This is a guest post by Jermaine Reyes, Content Marketing Manager at Uberflip.
As a marketer, I’ve always approached events as an inevitability. There’s no way around them. The planning, management and execution of events is a core competency that every marketer needs to have in their toolbelt. But, admittedly, the process of planning and hosting an event is not my favorite because events feel risky. There’s little room for mistakes. And if you do make a mistake, your event’s guests and participants will notice. Beyond noticing, they’ll remember.
Yet it’s these little, stress-inducing details that make the whole of an event greater than the sum of its parts. As an event marketer, you aim to provide the best experience possible for your prospects, customers, and attendees. You want the lead-up, beginning, middle, end, and post-event follow-up to be seamless. You want to get everything right, to the point where your event and those who are there to commingle and flow.
Despite my personal anxieties regarding events, I know that as a marketing tactic, they’re not going anywhere soon. Recent forecasts put the percentage of virtual/ hybrid events at only 26% this year, and that among event pros, only 13% admitted they’re likely use virtual reality technology. Technology can supplement, but never replace, the need for genuine, personal connection. We can automate some event processes, but we can never altogether eliminate the unique qualities of face-to-face encounters and in-person events.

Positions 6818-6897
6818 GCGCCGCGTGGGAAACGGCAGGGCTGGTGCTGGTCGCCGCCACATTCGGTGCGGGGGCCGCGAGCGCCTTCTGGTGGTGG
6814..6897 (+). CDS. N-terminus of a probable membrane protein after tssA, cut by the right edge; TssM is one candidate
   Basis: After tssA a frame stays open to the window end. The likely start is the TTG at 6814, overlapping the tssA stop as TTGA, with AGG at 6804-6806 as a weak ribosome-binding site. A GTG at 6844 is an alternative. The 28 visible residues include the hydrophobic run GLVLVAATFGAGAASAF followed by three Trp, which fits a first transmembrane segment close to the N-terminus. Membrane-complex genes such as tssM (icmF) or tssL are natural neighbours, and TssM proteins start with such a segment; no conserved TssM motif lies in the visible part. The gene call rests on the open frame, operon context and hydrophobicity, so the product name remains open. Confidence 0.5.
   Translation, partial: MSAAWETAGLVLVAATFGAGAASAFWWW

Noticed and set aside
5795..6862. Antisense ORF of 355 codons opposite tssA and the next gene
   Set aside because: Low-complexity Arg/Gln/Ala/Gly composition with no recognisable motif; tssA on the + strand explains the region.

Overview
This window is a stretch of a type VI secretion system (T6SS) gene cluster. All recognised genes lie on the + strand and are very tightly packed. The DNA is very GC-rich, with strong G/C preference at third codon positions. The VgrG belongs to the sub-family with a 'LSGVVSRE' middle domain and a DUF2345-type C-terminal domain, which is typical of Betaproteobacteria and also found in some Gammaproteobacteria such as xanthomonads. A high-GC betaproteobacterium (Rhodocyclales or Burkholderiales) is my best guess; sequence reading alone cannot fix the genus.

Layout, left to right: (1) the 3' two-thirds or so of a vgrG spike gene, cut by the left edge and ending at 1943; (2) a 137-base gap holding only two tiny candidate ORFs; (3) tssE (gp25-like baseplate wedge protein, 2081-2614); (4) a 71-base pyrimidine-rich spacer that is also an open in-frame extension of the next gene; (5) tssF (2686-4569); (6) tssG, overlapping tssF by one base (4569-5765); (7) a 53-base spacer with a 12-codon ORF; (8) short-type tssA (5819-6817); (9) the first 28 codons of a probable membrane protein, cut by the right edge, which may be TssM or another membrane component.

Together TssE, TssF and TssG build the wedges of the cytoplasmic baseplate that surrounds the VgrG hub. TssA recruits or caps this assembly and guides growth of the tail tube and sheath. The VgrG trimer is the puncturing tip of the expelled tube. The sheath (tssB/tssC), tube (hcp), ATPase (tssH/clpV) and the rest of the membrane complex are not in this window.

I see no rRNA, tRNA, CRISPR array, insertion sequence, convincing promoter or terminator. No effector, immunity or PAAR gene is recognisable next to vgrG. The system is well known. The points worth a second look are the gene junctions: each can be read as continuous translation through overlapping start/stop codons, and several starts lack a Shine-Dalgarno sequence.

What we can do is enrich the event experience with content that aligns with the audience and the buyer’s journey. As a strategic marketer, content is your segue into building a long-term relationship with your participants and attendees. So, when planning your events, it’s best to think of content in lockstep with how your audience will be engaged: from first-touch as invitees, all the way through to the in-event experience and post-event follow-up. Think about how your content can be tailored and delivered to attendees in order to further engage with them throughout the event lifecycle.
As you’re generating content experiences for your attendees, there are some general questions you should keep in mind, such as:
- Does this content address my event’s audience and each of my buyer personas?
- Is the content relevant to their broader interests, while still within the bounds of their industry’s language?
- Does it address them as buyers with pain points?
- Am I demonstrating thought leadership in creating content that’s both compelling and educational?
- Have I placed my content at the appropriate stage of the buyer’s journey—at the top, middle, or bottom of the funnel?
- Have I selected the appropriate medium and tactics for this particular buyer? Do they prefer whitepapers over video, or events over blogs? Or a combination?
The answers to these questions will form the basis of how you fuse the content experience with your event experience. When done right, your audience will see them as indistinguishable, where the content experience is part of the event itself.
To learn more about how you can use events and content to engage with prospects as they move through the funnel, join Event Farm's CMO, Alexandra Gibson, and Uberflip's VP of Marketing, Shannon Dougall, on Thursday, April 27, at 1 pm EDT / 10 am PDT for our webinar: Online + Offline: Using in-person events and content experiences to engage with prospects throughout the buyer's journey. During the webinar, you'll learn:
- How different types of events fuel top-of-funnel growth, engage middle-of-the-funnel prospects, and close bottom-of-the-funnel deals
- Which types of content work best at different points throughout the buyer's journey
- How online content and in-person events can work together to fully engage your audience
- ... and much more.
Click here to register now.